Tuesday, February 24, 2015

Raise Your Hand if You Fail at Lent

It’s Lent everybody!

So, in the event that you’re Catholic, it’s that time of year that you solemnly observe the liturgical calendar and, for 40 days, you fast or otherwise abstain from some indulgences, apart from the gross consumption of fish on Fridays.  

Or, if you’re like me and simply married to a Catholic, you make some half-assed proclamation that you too are going to sacrifice something for 40 days.

As strong as the tree she's hugging, Mrs. Blackwell's will isn't
to be underestimated — nor is her capacity to scorn those who
fail with in their lenten vows. Kidding. She's obviously quite
tolerant — of many things.
Solidarity, right?

Besides, there’s something to be said for abstaining from at least one pleasure for a period of time. 

If nothing else, it’s an opportunity to prove to oneself that you can do it. That you’ve got the will power, fortitude, whatever you want to call it, to deny yourself something that you enjoy.

If you want to get philosophical about it, I suppose you could view it as an assertion of free will. You know, nothing has control over me, right?

For this year Mrs. Blackwell is giving up sweets and is refraining from using her phone between 5 p.m. and 8 a.m. for anything other than conversing with people. So, in theory, she won’t have her eyes glued to Facebook while she’s eating dinner.

For my part, I am giving up chocolate and the consumption of beer on more than one occasion per week. I know, I know, I know what a monumental sacrifice — however will I do it?

Well, the answer is, I won’t.

You see, as quickly as I make my “Lenten vow” I forgot I’ve made it and do this, seemingly, every single year. This year was no different.

The day after Lent started last week, I was at an office potluck two bites into a huge slice of chocolate cake when I remembered my vow. To be clear, not 24 hours after beginning this exercise, I’d forgotten it.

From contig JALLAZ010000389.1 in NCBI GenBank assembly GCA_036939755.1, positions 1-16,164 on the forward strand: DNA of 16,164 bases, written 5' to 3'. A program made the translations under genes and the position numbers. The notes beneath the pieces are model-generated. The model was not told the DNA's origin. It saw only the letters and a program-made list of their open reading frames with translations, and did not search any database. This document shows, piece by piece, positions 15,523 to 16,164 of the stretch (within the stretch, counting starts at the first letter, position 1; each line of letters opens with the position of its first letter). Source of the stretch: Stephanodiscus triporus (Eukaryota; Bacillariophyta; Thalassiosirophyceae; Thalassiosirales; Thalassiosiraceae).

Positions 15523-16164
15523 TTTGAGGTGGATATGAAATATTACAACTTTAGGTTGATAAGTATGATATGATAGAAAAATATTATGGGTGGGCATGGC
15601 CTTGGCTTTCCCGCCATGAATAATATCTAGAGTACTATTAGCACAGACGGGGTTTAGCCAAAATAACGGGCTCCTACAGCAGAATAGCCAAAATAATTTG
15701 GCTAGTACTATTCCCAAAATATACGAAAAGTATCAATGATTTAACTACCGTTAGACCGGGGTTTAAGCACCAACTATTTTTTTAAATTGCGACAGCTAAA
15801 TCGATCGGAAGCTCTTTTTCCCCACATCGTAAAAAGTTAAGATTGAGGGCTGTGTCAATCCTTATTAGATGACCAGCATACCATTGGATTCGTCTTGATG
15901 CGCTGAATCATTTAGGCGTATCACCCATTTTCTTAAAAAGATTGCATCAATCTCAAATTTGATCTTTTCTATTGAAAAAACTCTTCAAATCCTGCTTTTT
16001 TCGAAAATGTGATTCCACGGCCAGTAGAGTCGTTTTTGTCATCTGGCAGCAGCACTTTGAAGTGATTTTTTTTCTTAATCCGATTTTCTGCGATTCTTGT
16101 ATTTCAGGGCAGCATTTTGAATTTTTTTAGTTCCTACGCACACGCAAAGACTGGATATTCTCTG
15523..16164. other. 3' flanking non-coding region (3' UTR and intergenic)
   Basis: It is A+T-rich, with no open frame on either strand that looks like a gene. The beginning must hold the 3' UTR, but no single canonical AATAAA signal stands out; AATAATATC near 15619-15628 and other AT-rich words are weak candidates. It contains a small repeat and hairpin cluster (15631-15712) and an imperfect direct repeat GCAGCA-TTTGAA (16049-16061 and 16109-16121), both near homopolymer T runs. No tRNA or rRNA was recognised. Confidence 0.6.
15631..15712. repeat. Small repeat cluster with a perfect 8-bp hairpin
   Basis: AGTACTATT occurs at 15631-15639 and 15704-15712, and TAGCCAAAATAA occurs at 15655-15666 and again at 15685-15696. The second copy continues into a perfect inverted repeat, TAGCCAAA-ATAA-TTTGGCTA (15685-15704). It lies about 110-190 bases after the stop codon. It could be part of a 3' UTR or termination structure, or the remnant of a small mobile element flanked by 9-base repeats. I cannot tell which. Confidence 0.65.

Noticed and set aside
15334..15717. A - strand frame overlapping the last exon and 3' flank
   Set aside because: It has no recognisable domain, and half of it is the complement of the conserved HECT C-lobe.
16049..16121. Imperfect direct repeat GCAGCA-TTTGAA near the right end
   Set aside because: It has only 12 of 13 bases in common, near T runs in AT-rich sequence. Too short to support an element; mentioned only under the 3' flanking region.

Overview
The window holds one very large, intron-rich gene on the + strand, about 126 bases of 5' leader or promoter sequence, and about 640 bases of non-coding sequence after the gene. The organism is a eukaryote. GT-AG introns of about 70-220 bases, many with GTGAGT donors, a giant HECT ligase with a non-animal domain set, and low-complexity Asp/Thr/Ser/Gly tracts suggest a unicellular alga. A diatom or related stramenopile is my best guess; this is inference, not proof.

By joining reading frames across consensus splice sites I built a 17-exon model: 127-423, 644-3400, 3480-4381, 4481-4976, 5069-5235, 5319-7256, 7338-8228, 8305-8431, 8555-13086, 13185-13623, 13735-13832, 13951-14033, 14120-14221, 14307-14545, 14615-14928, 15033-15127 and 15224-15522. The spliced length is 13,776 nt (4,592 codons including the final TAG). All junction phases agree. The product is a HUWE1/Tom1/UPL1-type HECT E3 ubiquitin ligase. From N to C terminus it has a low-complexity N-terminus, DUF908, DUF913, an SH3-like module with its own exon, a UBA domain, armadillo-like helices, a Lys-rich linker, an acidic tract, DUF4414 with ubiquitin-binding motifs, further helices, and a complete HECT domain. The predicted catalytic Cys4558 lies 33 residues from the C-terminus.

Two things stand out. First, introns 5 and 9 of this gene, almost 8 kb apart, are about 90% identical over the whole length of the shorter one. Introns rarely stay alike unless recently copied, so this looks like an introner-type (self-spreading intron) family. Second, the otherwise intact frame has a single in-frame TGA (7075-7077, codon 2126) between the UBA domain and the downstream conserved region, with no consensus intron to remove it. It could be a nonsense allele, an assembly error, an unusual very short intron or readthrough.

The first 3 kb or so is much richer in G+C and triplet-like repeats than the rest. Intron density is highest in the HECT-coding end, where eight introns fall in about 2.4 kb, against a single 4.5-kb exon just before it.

A few years ago, I was enjoying my second beer at a happy hour when I remembered that I’d made the vow to not drink beer. Then too, it wasn’t more than a couple days after I’d made the vow that I’d forgotten.
The fish fry. The very picture of restraint and sacrifice we
Wisconsinites make with great regularity during Lent.

Now, would seem an appropriate time to circle back to my previous comments about will power and fortitude.

More accurately, now might be a good time to acknowledge that I have neither. But, I’m not going to stop trying. I quit smoking, so there’s something inside of me that’s capable of this sort of resolve.

When you’re at this point, a big, beautiful piece of forbidden chocolate cake sitting in front of you, like a sweet slice of failure, you’ve can perceive your goal as irrevocably lost or you can choose to perceive it as altered.

I’ve opted for the latter and am tying a metaphorical string around my finger to remember my promises to me.

While the boy isn’t yet old enough to remember these practices, it’s never too early to get in the habit of occasionally stiffening one’s resolve. By the time the boy is old enough to know what’s up, his old man will be a pillar of perseverance, a veritable oak of a man.

That is, until someone offers me a beer.

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